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Older Women & Complementary & Alternative Medicine

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If you think acupuncture, music therapy and yoga are only for twentysomethings, think again. A 2006 survey of 1,559 people aged 50 and older conducted by the AARP and the National Center for Complementary and Alternative Medicine (NCCAM) found 63 percent of respondents had used one or more CAM therapies.

The top choices? Massage therapy, chiropractic, spinal manipulation or other bodywork (used by 45 percent of respondents), closely followed by herbal products or dietary supplements (42 percent of respondents). The study also found that most people chose CAM to treat specific conditions or maintain wellness, and 45 percent chose it to supplement conventional medicine.

Other studies analyzing data from the 2002 National Health Interview Survey on 10,572 respondents with cardiovascular disease and 2,474 with diabetes found 36 percent of those with heart disease and 38 percent of those with diabetes had used CAM (excluding prayer) in the previous 12 months.

There's a good reason older people turn to alternative therapies and integrative medicine: Studies suggest such approaches can help with many medical conditions associated with aging. For instance, taking a daily calcium/magnesium/vitamin D supplement can help slow bone loss, preventing falls. Prevent falls as you age, and you prevent one of the major reasons behind disability in the elderly.

The herb saw palmetto has a pretty good track record in improving symptoms of enlarged prostate, with an analysis of 21 clinical trials involving more than 3,000 men finding it worked about as well as the most widely prescribed medication, finasteride (Proscar).

Meanwhile, studies investigating the use of vitamin C hint that it may significantly reduce the risk of Alzheimer's in healthy people, likely due to its antioxidant effects. And an analysis of more than a dozen studies on acupuncture finds it works as well if not better than conventional medications at relieving the pain and disability of osteoarthritis—with a far lower likelihood of side effects.

Plus, yoga and tai chi have been linked in studies to everything from reducing blood pressure, strengthening bone and reducing the risk of falls to preventing shingles and improving pain and disability from arthritis.

However, people 50 and older are just as likely as younger people to keep their CAM use from their doctors. This is particularly dangerous in older adults, who are more likely to be taking prescription medications that could interact with herbal remedies or supplements, or vice versa. For instance, vitamin E, garlic supplements and gingko biloba have anticoagulant, or blood thinning, properties; if you're also taking daily aspirin or warfarin (Coumadin), you run the risk of excessive bleeding.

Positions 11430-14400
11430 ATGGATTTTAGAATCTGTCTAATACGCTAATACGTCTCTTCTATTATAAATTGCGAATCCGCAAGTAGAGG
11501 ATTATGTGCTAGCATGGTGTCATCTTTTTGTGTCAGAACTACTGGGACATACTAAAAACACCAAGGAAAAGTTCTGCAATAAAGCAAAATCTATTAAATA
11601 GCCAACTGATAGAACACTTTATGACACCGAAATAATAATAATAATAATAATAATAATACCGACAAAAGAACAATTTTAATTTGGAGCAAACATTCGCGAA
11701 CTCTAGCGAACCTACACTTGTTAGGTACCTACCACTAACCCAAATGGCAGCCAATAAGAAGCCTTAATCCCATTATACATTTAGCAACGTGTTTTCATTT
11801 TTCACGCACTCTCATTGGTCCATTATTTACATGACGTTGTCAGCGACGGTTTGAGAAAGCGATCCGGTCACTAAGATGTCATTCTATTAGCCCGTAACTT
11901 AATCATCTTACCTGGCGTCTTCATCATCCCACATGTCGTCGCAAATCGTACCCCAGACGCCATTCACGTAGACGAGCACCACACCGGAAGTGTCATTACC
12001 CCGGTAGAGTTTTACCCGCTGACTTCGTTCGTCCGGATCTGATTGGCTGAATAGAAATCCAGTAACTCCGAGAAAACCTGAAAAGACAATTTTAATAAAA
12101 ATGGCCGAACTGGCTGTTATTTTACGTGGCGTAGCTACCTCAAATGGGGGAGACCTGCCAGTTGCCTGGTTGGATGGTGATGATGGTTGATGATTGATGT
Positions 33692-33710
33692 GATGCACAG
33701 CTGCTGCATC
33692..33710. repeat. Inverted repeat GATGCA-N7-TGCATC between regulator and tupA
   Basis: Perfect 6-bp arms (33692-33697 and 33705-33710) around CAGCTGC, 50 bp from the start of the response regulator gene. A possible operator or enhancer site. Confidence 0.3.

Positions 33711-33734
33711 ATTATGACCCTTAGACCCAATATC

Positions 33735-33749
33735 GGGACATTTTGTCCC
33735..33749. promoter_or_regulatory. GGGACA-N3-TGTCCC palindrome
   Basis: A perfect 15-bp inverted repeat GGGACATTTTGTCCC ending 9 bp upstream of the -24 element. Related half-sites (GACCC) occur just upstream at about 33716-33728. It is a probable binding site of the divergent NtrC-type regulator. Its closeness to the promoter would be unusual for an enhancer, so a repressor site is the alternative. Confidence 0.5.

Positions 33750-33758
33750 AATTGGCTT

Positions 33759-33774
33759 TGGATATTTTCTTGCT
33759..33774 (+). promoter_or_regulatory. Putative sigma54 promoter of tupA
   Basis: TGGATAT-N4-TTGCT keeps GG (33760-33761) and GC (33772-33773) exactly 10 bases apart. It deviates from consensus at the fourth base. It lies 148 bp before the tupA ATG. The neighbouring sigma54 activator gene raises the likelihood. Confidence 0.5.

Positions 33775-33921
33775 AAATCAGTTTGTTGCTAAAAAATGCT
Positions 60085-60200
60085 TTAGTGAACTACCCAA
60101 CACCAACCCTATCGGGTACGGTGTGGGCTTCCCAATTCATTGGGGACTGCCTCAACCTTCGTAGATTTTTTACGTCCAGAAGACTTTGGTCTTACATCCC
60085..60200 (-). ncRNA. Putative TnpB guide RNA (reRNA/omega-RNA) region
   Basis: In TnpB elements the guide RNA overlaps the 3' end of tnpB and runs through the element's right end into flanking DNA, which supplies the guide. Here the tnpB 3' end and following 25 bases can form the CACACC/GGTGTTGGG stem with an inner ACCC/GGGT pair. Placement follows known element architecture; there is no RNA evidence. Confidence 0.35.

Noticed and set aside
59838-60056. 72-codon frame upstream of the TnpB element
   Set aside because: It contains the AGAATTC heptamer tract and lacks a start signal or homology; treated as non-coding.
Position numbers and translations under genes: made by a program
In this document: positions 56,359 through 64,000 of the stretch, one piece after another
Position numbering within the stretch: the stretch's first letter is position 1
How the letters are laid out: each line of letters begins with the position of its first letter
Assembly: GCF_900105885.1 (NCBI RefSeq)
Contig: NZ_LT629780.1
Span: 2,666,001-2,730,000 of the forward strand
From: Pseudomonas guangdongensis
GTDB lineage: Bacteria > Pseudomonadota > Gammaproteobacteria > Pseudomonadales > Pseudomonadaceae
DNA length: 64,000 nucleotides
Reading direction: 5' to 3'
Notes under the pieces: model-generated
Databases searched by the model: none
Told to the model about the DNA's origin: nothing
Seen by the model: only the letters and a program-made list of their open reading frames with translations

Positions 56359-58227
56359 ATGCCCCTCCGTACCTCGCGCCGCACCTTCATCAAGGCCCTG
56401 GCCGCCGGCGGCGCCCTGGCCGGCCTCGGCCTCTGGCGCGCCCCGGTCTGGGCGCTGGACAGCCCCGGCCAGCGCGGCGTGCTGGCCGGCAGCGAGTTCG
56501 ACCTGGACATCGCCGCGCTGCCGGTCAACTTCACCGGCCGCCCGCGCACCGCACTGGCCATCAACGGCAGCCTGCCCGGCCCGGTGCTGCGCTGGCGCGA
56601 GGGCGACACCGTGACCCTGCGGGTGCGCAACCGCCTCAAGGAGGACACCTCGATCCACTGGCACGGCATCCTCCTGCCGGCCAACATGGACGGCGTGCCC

So speak up. Tell your doctor what you're taking, how often and why. Any good doctor/patient relationship should begin and end with good communication.


AARP, NCCAM. Complementary and Alternative Medicine: What People 50 and Older Are Using and Discussing with Their Physicians. AARP. Washington, DC. 2007.

Yeh GY, Davis RB, Phillips RS. Use of complementary therapies in patientswith cardiovascular disease. AmJ Cardiol. Sep 1, 2006;98(5):673-680.

Garrow D, Egede LE. National patterns and correlates of complementary and alternative medicine use in adults with diabetes. J Altern Complement Med. Nov 2006;12(9):895-902.

Rubenstein LZ, Josephson KR. Falls and their prevention in elderly people: what does the evidence show? Med Clin North Am. Sep 2006;90(5):807-824.

Wilt T, Ishani A, Mac Donald R. Serenoa repens for benign prostatic hyperplasia. Cochrane Database Syst Rev. 2002(3):CD001423.

Zandi PP, Anthony JC, Khachaturian AS, et al. Reduced Risk of Alzheimer Disease in Users of Antioxidant Vitamin Supplements: The Cache County Study. Arch Neurol. 2004;61(1):82-88.

Ernst E. Complementary or alternative therapies for osteoarthritis. Nat Clin Pract Rheumatol. Feb 2006;2(2):74-80.

Kuramoto AM. Therapeutic benefits of Tai Chi exercise: research review. WMJ. Oct 2006;105(7):42-6.

Luskin FM, Newell KA, Griffith M, et al. A review of mind/body therapies in the treatment of musculoskeletal disorders with implications for the elderly. Altern Ther Health Med. Mar 2000;6(2):46-56.

Luskin FM, Newell KA, Griffith M, et al. A review of mind-body therapies in the treatment of cardiovascular disease. Part 1: Implications for the elderly. Altern Ther Health Med. May 1998;4(3):46-61.

© 2007 National Women’s Health Resource Center, Inc. (NWHRC) All rights reserved. Reprinted with permission from the NWHRC. 1-877-986-9472 (toll-free). On the Web at: www.healthywomen.org.

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We value and respect our HERWriters' experiences, but everyone is different. Many of our writers are speaking from personal experience, and what's worked for them may not work for you. Their articles are not a substitute for medical advice, although we hope you can gain knowledge from their insight.

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